What is it about?
Research innovations need cooperation. The interdisciplinary lab, which was founded as part of the WoC (Worlds of Contradiction)will approach the topic of “Violence, Age and Gender” from a legal and social science perspective and bundle competencies. The aim is to merge national and international knowledge about the occurrence and causes of gender-specific violence and harassment in public, institutional, and private spheres in an interdisciplinary manner to derive further research questions and develop strategies to prevent violence. Starting point is the current Convention 190 on the elimination of violence and harassment in the work environment adopted by the International Labour Organization (ILO).
Experiencing violence in a structural and individual way means to live in and with contradictions. Forms of violence are experienced at different times of life and within different circumstances, which affects social and individual development opportunities.
Ten Bremen University scholars from three departments (Law, Social Sciences, Pedagogy and Educational Sciences) and three institutes (bigas, artec, and SOCIUM) use gender as the common analysis criterion for the investigation of violence-induced contradictions in (the course of) life, applying an intersectional perspective. The intertwined inequality dimensions gender, age, class, and ethnicity result in overlaps with violence, migration, and racism.
The underlying interdisciplinary and interdependent concept of violence allows the investigation of governmental, institutional, organisational or interpersonal violence against people of all genders and different age groups as well as power relationships, such as power imbalances in employment relationships or multiple discrimination. Sources related to international and regional legal conventions, including their monitoring, as well as research results from the legal and social sciences are used as the foundation.
The lab thus builds on the gender research that has been established at the University of Bremen since the 1980s and, with its interdisciplinary perspective on the subject of violence, aims at a theory-practice transfer contributing to concrete improvements of living conditions. The results will be made available for knowledge transfer between politics, administrations, and civil society.
Prof. Dr. Konstanze Plett, LL.M. (founding member)
Prof. Dr. Ursula Rust (founding member)
Prof. Dr. Simone Scherger (founding member)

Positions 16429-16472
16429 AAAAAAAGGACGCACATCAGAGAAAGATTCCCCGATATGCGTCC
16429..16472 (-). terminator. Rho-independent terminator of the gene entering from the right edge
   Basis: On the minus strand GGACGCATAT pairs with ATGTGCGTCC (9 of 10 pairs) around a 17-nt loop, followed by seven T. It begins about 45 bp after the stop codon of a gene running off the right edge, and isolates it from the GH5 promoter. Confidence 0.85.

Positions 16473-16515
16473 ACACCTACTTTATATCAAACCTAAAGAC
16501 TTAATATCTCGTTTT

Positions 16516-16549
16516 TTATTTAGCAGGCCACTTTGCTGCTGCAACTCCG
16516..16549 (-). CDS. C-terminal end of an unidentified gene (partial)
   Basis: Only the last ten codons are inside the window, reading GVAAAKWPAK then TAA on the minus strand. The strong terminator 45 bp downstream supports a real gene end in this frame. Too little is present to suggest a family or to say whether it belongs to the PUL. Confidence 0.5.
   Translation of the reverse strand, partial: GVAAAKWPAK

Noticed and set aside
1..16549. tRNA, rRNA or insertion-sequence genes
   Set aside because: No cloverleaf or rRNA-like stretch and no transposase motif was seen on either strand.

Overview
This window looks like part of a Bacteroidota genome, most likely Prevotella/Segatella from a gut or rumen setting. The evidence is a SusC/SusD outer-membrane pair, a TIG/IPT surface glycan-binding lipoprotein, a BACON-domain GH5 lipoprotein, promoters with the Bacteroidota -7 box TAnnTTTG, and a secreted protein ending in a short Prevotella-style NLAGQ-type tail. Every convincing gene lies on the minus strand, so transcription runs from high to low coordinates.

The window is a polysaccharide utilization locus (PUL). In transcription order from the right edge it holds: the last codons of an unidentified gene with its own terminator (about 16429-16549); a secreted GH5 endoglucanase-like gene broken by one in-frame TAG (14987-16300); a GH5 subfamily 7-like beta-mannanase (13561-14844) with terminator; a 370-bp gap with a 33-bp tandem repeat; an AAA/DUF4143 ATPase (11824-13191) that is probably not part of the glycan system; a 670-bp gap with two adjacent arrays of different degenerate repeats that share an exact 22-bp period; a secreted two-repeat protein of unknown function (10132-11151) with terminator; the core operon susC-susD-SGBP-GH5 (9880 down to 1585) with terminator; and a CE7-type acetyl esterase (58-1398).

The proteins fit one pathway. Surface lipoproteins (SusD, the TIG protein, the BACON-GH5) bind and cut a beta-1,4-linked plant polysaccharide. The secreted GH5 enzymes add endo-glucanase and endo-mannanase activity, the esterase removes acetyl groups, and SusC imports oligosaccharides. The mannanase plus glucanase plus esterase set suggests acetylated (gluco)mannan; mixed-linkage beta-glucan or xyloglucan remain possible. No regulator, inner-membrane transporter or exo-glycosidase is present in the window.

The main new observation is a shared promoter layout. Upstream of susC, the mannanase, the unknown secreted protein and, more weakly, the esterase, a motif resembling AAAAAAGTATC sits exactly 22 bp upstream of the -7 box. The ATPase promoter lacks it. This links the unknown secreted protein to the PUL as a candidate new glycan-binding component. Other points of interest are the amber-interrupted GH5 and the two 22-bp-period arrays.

Prof. Dr. Ines Weller (founding member)
Prof. Dr. Betül Yarar (founding member)
Ass. Prof. Dr. Fatma Karakaş-Doğan (founding member)
Dr. Ruth Abramowski (founding member)
Dr. Anna Hokema (founding member)
Dr. Sylke Meyerhuber (founding member)
Dr. Sabine Ritter (founding member)
Wiebke Blanquett, M.A. (founding member)
Privatdozent Dr. Thorsten Fehr (since 13.07.2020)
In addition to the active scholars involved, the lab collaborates with colleagues who pursue research within the tradition of gender research at the University of Bremen: Prof. Dr. Karin Gottschall (FB 8, SOCIUM board member, head of the department of “Dynamics of Inequality in Welfare Societies”) and Prof. Dr. Gabrielle Bolte (FB11, managing director of the IPP).
Various lectures and workshops with renowned European and international lawyers and sociologists researching violence are planned for 2021. A larger conference (including around 100 participants) at the Protestant Academy “Loccum” is planned for December 2021, with the subsequent publication of an anthology collection.
Prof. Dr. Ursula Rust
Tel.: +49 421 218-66080
The double award honors Ruth Abramowski, since March 2019 Postdoc at SOCIUM, for her PhD thesis “Bringing Power Back In: Zur Kontinuität traditioneller innerhäuslicher Arbeitsteilungsarrangements in Paarbeziehungen – Ein europäischer Vergleich” which she successfully defended at the University of Salzburg, Austria. How can we explain the division of responsibility for family work in partner relationships in various European countries? And what effects does this have on the implementation of societal norms based on equal rights? Ruth Abramowski discusses in her PhD thesis central questions of family sociology from a new perspective which entails a typology of individual, cultural and institutional dimensions of power.
Partner relationships reflect not only societal, culturally determined behavioral norms and their dynamics over time. They are also the manifestation of power relationships. Since current research usually neglects this vital fact many well-intentioned suggestions for the improvement of the equal distribution of this family work are bound to fail. Both awards praise not only the refreshingly new perspective of the analysis but also the micro as well as macro sociologically based theoretical argument and method. The thesis offers new venues for interesting research in a central area of family sociology.
The ÖGS award honors excellent PhD theses in the area of family sociology defended at Austrian university in the last three years. The AK Wissenschaftspreis supports young scholars of all disciplines at the institutions of higher education in Salzburg and was awarded for PhD or MA theses of the last two years. Ruth Abramowski received her BA in Social Sciences from the University of Stuttgart, her MA in Social Sciences from the University of Oldenburg and her PhD from the University of Salzburg.
Dr. Ruth Abramowski
University of Bremen
SOCIUM Forschungszentrum Ungleichheit und Sozialpolitik
Tel.: +49 (0)421 218-58550